I buy books and don't always read them right away. Sometimes I know the book is likely to be important to me, to speak on the subjects I can never quite put down, the ones I carry with me always like worry stones, seeking to understand by touching them again and again. This was the case with Marcia Aldrich's Companion to an Untold Story, a book about the suicide of a friend of hers, a book that I bought partly because I knew some of the author's essays and partly because of a poignant book trailer that included her reading from this book and partly because suicide is one of those subjects for me. The book is a "companion" in an old sense, a sort of reference book, thoughts organized alphabetically, wide-ranging bits and pieces about this particular friend and about the author and about suicide and death and mourning and loss.
Last week, for reasons having to do with my own inner weather, I knew it was time to read this book, so I sat down on the couch between two of my dogs and opened it up.
And it's as terrific as I thought it would be, pulling me in various directions, as compelling and hard-to-put-down as a thriller, taking me out of ordinary life in the ways that speak most directly to whatever strange kind of spirituality I practice.
Here's a quote that puts difficult things so clearly I cannot stop thinking about it, wisdom and insight I must share:
"In the rituals of mourning, we substitute a final resting place, even one so unmarked as the sea, for the actual place of death. We do so to write over the terrible image of trauma. Substitution of place is our profound device in death and its aftermath. The image of final burial comforts us because we, the survivors, compose it. It is authored rather than thrust upon us, already engraved. Choice of the place and manner of burial gains us composure against the suddenness of tragedy. Those who were lost are no longer lost: they are laid to rest. Meanwhile, the rituals of cremation purify the image of autopsy. The work of mourning is incomplete without a final substitution ('So Lycidus, sunk low, but mounted high')." --Marcia Aldrich, from Companion to an Untold Story, "Disposition of the Body," pp. 69-70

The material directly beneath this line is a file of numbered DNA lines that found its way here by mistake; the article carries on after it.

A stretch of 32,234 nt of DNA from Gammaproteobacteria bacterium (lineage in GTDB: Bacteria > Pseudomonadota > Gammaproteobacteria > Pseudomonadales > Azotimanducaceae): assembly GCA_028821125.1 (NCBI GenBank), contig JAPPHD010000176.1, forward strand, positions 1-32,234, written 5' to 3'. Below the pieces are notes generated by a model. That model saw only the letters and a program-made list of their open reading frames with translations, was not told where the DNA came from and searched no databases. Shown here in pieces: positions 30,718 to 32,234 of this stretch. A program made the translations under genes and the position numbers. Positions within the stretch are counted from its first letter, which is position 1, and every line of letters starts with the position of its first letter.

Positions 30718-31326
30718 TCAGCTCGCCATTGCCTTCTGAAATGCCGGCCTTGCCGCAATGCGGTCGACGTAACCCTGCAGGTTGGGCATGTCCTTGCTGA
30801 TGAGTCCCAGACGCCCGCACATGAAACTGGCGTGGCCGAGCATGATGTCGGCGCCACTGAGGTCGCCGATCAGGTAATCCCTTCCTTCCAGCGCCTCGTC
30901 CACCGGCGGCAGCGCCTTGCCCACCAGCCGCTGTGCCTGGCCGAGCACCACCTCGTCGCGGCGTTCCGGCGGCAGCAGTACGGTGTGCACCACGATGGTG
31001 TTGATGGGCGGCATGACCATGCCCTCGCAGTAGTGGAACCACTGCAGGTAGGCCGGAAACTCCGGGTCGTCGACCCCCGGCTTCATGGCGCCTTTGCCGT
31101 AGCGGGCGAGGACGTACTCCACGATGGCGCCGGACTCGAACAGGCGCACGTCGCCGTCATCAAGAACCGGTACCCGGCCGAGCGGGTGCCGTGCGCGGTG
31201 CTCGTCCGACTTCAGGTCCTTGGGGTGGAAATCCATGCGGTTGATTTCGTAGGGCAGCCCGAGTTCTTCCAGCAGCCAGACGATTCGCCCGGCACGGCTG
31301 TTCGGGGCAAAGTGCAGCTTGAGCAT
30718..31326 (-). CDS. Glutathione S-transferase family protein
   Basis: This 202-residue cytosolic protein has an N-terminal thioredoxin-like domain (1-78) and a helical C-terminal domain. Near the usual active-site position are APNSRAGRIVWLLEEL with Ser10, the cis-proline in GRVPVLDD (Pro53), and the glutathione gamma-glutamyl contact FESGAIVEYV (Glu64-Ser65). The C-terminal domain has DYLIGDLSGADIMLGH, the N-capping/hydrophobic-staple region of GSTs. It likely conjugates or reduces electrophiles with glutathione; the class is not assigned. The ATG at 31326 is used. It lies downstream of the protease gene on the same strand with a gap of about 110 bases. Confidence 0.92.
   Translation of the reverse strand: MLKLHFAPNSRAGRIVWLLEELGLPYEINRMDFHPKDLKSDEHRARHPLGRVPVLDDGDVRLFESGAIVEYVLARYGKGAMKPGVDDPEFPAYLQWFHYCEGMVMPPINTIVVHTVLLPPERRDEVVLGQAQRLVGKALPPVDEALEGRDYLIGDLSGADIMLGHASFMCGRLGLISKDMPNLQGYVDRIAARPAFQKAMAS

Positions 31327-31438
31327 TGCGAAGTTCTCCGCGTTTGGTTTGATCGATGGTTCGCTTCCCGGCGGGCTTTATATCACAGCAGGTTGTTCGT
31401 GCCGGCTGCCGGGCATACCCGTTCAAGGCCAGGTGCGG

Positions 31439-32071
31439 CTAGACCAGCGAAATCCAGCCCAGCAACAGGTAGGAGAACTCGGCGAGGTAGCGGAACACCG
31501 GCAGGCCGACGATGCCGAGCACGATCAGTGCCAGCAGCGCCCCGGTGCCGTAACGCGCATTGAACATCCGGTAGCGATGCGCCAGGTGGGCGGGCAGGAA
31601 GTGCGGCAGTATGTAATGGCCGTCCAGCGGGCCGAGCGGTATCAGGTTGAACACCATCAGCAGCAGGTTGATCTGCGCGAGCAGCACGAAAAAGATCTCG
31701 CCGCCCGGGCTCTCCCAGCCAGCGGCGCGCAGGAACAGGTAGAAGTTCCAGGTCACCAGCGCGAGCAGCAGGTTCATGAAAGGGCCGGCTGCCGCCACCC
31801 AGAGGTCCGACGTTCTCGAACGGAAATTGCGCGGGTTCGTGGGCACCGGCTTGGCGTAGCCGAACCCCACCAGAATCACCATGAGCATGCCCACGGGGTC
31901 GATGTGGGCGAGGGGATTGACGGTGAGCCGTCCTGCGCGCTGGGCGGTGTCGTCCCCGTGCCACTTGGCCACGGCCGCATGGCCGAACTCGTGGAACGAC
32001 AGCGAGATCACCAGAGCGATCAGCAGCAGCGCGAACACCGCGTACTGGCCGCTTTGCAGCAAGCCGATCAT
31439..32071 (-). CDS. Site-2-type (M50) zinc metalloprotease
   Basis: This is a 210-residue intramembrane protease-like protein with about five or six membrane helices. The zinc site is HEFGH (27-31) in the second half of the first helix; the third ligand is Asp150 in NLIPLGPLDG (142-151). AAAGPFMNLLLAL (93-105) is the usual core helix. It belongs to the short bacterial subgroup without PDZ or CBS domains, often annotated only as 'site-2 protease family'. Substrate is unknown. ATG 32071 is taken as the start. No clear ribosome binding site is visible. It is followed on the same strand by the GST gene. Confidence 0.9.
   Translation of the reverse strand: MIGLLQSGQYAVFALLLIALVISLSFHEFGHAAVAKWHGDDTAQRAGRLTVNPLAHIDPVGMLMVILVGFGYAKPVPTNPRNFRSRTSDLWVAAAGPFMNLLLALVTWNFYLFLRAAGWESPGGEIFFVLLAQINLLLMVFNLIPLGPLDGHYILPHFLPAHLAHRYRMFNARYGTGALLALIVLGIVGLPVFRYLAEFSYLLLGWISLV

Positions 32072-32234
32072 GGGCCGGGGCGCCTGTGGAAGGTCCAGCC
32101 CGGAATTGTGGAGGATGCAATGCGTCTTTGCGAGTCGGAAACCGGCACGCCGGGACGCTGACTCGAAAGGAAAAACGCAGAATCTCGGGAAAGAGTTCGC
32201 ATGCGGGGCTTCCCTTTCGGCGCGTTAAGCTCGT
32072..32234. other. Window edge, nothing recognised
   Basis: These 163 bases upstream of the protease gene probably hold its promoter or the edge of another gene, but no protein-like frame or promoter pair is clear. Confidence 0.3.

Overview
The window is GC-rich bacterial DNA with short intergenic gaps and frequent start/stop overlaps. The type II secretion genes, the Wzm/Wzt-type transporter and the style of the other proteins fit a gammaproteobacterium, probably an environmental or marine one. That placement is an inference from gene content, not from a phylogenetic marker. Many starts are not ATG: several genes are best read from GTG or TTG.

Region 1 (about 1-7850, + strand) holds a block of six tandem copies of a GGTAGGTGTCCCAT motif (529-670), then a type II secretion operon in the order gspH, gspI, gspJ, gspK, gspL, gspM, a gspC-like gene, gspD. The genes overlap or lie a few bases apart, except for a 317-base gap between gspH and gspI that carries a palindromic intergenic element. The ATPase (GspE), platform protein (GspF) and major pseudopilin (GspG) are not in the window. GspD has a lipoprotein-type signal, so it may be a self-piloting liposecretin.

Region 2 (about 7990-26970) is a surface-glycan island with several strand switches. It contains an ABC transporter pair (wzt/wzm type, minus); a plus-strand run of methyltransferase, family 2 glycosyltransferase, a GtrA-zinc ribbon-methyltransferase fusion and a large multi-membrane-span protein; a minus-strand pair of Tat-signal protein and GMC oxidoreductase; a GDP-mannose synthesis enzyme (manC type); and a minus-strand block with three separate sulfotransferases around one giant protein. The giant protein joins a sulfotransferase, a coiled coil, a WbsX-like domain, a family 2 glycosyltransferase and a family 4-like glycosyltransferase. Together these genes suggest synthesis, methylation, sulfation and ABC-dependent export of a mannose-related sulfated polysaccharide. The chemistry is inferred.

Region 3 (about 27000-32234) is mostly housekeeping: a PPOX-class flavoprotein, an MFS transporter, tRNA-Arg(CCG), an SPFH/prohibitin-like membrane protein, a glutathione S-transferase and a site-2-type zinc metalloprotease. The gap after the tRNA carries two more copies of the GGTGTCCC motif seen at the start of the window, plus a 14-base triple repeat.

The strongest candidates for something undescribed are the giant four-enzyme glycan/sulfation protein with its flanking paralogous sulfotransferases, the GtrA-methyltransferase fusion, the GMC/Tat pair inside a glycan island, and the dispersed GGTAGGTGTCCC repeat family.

I cannot say anything as smart as this, but I have been thinking lately about ritual, and how in my life, at least, I don't have enough ritual. I do not have a Christian faith, so the Christian rituals I grew up with aren't fully resonant for me--they resonate with memory and family, but not with that extra dimension of shared humanity and understanding and connection with the mystery. I semi-joke that I am a member of the Church of Poetry, because poetry helps me enter that extra dimension. But the Church of Poetry doesn't have enough rituals, not the kind that involve all the senses, the way ancient churches and organizations know work best to involve us: rituals with music, dance, incense, specific types of food, sacred objects with their complex textures. Words are bodied, but not as richly as High Mass.
I think we need to understand and respect the rituals we have, and Aldrich's words above help me do that. And I think we need to create our own rituals, to reinforce our connections to each other and to whatever mysteries we feel. I am open to suggestions.